Candidate halophytic grasses for addressing land degradation: Shoot responses of Sporobolus airoides and Paspalum vaginatum to weekly increasing NaCl concentration

Mohammad Pessarakli, David D Breshears, James L Walworth, Jason P. Field, Darin J. Law

Research output: Contribution to journalArticle

2 Scopus citations


In many arid and semiarid regions worldwide, high levels of soil salinity is a key driver of land degradation, as well as a key impediment to re-establishing plant cover. Combating land degradation and erosion associated with soil salinity requires experimental determination of plant species that can grow in soils with high levels of salinity and can be used to re-establish plant cover. Herein, we evaluated the responses of untested candidate cultivars of two halophytic grass species to high soil salinity: alkali sacaton (Sporobolus airoides Torr.) and seashore paspalum (Paspalum vaginatum Swartz). We evaluated the growth responses of both species in a greenhouse under control (no-salt) and various levels of NaCl salinity (EC 8, 16, 24, 32, 40, and 48 dSm−1) using Hoagland solution in a hydroponics system in a randomized complete block design trial. At all salinity levels, sacaton grass had a greater shoot height, shorter root length, lower shoot fresh and dry weights, and poorer color and general quality compared to seashore paspalum. The shoot fresh and dry weights of both grasses were greatest at the low to medium levels of salinity, with the greatest response observed at EC 16 dSm−1. At the highest level, salinity significantly reduced shoot fresh and dry weights of both grasses. Because growth of both halophytic species exhibited high tolerance to salinity stress and were stimulated under low to medium levels of salinity, both species could be considered suitable candidates for re-establishing plant cover in drylands to combat desertification and land degradation associated with high levels of soil salinity.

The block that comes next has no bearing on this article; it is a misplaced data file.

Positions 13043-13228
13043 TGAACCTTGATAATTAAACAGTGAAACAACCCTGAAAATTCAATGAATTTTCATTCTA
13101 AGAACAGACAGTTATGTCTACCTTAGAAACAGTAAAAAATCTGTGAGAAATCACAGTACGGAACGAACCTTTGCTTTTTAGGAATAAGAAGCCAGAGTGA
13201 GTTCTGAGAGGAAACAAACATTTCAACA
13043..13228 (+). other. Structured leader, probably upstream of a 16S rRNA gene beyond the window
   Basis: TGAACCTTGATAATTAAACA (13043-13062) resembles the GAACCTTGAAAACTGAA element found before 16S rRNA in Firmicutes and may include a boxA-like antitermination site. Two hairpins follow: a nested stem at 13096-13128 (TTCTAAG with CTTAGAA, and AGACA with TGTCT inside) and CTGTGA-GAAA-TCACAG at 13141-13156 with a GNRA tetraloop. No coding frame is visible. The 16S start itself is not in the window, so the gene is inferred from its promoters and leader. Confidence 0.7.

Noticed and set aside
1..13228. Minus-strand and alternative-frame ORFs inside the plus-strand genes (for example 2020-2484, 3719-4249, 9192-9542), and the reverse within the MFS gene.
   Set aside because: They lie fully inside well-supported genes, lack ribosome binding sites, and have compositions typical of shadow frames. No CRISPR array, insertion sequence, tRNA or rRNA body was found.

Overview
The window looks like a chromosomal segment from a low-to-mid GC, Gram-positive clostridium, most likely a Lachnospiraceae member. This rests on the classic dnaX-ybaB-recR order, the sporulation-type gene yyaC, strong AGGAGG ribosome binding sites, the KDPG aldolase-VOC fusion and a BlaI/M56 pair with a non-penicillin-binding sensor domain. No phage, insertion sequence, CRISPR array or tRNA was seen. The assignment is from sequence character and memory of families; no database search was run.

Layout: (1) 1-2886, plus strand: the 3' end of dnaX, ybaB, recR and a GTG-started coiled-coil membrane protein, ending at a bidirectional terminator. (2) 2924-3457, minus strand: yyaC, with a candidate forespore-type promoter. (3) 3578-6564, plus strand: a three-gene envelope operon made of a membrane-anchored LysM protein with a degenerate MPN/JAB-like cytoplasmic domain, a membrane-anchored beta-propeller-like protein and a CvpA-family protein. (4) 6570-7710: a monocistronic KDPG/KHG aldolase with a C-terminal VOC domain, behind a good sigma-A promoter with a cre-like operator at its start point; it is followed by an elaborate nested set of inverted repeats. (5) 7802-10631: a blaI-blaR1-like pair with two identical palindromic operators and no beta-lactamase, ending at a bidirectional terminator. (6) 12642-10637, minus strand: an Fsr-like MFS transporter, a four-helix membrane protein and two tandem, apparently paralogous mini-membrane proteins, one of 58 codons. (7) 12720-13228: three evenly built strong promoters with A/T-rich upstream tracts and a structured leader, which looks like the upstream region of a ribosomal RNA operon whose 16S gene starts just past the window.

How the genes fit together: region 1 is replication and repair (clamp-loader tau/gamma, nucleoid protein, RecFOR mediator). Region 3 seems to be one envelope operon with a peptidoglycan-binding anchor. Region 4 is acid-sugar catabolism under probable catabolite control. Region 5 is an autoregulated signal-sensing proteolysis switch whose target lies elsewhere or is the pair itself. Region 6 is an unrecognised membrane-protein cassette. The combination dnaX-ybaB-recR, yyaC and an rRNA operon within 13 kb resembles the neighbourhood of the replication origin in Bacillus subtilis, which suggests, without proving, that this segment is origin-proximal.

Original languageEnglish (US)
Pages (from-to)169-181
Number of pages13
JournalArid Land Research and Management
Issue number2
Publication statusPublished - Apr 3 2017



  • Alkali sacaton grass
  • salt stress
  • seashore paspalum
  • true halophyte
  • wind erosion

ASJC Scopus subject areas

  • Soil Science

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